The beauty market has never been bigger — or more competitive — with new brands large and small popping up daily, all fighting for a piece of very pretty pie.


Two things set Indigo & Iris apart.

First, instead of just looking for a big investor to inject soulless cash into the start-up, founders Hannah Duder and Bonnie Howland turned to crowdfunding platform Kickstarter to launch their first product, Levitate mascara.

In just 24 hours, Indigo & Iris had raised more than $12,000. Three weeks later, they were at $39,000 and, by the time the campaign closed, they’d locked in nearly $128k.

Which leads into the second point of difference, and what really makes them disruptors in the industry. What motivated such a juicy sum and generous response to what, on the surface level, was simply funding the production of yet another mascara — no matter how magical it promised to be — was that Indigo & Iris’ ongoing blueprint is to donate a huge 50 per cent of their profits to charity.

For Levitate, that charity was The Fred Hollows Foundation, which works to restore and preserve sight to those in need in the Pacific Islands.

“When Bonnie was 18 she was in Vanuatu and saw a woman’s sight being restored and how her life was changed after a surgical procedure that we wouldn’t even think twice about in New Zealand,” says Duder. “She then flew straight to Auckland and into an intern role at New Zealand Fashion Week, where she saw someone cry over the wrong colour beige shoe.”

“For me, I had studied law and business at UC [University of Canterbury] and been taught how important profit was, and the drive to make more and more of it no matter the cost. But I also studied the problems we’re facing in today’s world, with a lot of those being traced back to the normal business structure of working to fill the shareholder’s pockets, corporate greed and corruption.”

“So both Bonnie and I were driven to do something good while proving you could still do good business,” she says. “Bonnie had worked on the idea and vision for nearly two years before she asked me to come on board as CEO. I then knew we needed to raise money to get our mascaras launched, as we had a huge minimum order quantity from our Italian suppliers — they made the best mascara that was vegan, cruelty-free and high quality so we really wanted to launch with them.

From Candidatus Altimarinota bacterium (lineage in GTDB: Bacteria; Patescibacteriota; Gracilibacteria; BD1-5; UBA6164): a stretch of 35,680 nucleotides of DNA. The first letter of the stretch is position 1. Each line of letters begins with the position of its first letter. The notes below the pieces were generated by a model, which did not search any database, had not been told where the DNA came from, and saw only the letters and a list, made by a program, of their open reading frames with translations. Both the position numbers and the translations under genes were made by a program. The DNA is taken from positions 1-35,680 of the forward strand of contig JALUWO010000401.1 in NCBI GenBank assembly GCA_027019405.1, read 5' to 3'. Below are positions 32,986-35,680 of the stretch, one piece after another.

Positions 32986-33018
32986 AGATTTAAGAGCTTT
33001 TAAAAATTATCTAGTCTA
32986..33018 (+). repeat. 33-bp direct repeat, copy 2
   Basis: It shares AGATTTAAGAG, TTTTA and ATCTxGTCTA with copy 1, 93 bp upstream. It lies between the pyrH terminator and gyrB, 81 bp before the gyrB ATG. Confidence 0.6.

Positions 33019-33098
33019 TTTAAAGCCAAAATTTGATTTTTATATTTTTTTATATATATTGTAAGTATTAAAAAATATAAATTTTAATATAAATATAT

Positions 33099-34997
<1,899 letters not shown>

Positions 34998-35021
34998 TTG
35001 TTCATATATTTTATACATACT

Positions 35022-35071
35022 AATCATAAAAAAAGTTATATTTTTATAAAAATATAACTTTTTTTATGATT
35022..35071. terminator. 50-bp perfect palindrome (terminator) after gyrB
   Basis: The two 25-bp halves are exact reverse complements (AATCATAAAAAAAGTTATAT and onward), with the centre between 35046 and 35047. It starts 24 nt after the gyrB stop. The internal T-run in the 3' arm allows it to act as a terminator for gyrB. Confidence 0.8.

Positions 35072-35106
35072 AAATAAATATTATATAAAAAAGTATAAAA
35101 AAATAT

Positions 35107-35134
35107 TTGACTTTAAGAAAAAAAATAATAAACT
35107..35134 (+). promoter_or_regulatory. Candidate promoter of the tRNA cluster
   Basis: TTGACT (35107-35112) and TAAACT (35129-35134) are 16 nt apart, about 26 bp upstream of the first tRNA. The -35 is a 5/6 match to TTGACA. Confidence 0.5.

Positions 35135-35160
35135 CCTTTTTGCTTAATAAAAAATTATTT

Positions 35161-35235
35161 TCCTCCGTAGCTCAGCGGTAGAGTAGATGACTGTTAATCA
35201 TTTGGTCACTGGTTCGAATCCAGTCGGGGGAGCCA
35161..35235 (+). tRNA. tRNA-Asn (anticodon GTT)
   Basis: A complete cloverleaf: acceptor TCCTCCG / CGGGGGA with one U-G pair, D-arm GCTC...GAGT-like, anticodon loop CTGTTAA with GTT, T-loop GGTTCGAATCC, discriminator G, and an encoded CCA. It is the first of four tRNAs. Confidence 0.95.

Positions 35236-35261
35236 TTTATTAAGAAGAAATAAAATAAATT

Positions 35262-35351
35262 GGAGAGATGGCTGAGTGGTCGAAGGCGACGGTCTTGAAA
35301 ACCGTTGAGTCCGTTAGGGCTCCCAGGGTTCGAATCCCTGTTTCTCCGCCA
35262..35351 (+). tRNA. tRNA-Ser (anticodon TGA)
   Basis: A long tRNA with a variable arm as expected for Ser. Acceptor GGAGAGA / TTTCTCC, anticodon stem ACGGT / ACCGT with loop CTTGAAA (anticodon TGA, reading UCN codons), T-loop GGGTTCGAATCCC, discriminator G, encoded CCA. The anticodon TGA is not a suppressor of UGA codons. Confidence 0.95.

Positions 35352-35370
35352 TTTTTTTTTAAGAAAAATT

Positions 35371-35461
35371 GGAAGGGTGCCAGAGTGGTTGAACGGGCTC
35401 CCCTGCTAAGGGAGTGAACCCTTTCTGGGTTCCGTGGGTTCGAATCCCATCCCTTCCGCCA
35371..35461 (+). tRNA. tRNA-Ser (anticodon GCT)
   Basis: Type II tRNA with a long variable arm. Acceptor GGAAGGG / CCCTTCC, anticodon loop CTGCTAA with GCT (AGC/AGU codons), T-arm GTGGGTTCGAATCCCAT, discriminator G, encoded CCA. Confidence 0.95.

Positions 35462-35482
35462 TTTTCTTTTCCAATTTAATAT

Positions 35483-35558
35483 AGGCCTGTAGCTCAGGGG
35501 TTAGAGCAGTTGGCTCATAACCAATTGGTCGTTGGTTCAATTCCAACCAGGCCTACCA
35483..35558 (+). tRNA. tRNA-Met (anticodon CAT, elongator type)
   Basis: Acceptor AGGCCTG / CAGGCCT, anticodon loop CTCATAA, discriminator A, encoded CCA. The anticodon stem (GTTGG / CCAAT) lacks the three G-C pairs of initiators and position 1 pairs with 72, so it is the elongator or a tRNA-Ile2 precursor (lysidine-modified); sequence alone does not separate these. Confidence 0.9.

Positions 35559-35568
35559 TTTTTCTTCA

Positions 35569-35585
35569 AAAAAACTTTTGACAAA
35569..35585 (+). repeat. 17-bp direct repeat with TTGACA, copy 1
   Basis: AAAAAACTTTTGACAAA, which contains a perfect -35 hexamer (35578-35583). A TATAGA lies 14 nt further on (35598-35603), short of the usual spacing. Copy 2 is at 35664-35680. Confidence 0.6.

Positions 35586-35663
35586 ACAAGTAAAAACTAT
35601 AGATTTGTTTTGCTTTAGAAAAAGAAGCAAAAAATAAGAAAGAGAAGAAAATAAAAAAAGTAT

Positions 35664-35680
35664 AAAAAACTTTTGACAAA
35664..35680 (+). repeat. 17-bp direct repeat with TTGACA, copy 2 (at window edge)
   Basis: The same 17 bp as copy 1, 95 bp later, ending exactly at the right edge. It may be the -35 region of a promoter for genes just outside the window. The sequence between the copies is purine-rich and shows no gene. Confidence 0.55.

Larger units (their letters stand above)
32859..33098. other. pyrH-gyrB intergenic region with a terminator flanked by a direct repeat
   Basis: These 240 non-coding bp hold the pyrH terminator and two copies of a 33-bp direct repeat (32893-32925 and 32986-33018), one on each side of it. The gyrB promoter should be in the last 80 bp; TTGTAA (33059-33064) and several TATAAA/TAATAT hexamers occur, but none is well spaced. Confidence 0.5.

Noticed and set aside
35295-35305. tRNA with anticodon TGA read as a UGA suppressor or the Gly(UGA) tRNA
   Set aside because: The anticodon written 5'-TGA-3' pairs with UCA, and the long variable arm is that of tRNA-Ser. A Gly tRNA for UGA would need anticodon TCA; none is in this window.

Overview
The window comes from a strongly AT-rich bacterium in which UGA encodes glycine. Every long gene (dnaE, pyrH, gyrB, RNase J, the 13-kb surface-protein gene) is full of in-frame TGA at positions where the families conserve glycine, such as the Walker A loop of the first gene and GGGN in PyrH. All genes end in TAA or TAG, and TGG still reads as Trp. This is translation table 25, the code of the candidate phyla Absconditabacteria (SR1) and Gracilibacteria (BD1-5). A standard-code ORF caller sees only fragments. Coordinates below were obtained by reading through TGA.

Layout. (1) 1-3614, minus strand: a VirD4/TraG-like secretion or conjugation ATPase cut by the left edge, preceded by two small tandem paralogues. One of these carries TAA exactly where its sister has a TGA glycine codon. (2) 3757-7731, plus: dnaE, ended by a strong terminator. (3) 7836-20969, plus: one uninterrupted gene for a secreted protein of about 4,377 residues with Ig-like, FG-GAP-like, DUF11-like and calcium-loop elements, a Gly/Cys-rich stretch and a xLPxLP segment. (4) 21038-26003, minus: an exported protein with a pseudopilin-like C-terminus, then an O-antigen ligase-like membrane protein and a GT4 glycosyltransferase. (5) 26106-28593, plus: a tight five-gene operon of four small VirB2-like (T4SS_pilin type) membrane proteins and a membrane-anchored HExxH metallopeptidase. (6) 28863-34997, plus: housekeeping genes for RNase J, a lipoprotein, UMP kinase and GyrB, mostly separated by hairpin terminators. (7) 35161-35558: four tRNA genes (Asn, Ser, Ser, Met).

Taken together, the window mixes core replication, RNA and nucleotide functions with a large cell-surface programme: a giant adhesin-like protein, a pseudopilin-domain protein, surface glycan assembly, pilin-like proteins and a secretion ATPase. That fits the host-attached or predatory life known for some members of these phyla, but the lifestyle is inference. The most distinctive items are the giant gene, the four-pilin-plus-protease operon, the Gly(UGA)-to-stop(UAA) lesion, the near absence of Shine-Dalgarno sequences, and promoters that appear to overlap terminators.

“We needed to raise money to make the first order, so my mission was that. Once we had the moolah it was six months of hard work getting the website up, a product made and then boom, we launched in May 2018.

“Donating 50 per cent of our profit is not a marketing technique,” asserts Duder. “The reason we started Indigo & Iris was not because we really love make-up (although we do), it wasn’t to make a shitload of money, it was because we really want to make a positive impact in the world.”

It’s not hard to believe — giving away half your profits is no token gesture.

By the time Indigo & Iris launched their second product fundraiser in September 2019, this time to create a set of luxe lipsticks with 50 per cent of profits going to Dress For Success, the donations from Levitate had helped 300 people regain their sight.

The crowdfunded cash also means no compromises had to be made on the quality of the product either, with thorough R&D going into both products to create lush, effective formulas.

“We spent years creating Levitate, focusing on perfecting the formula, which is made with love in Italy,” says Duder. “It was a no-brainer for us to leave out the things that are not needed — no animal testing and no animal ingredients, but to definitely include the goodies like coconut oil, ingredients that ensure your mascara is safe to use near your eyes and keep it perfect all day long.”

Legitimately a case of a brand being good and doing good.

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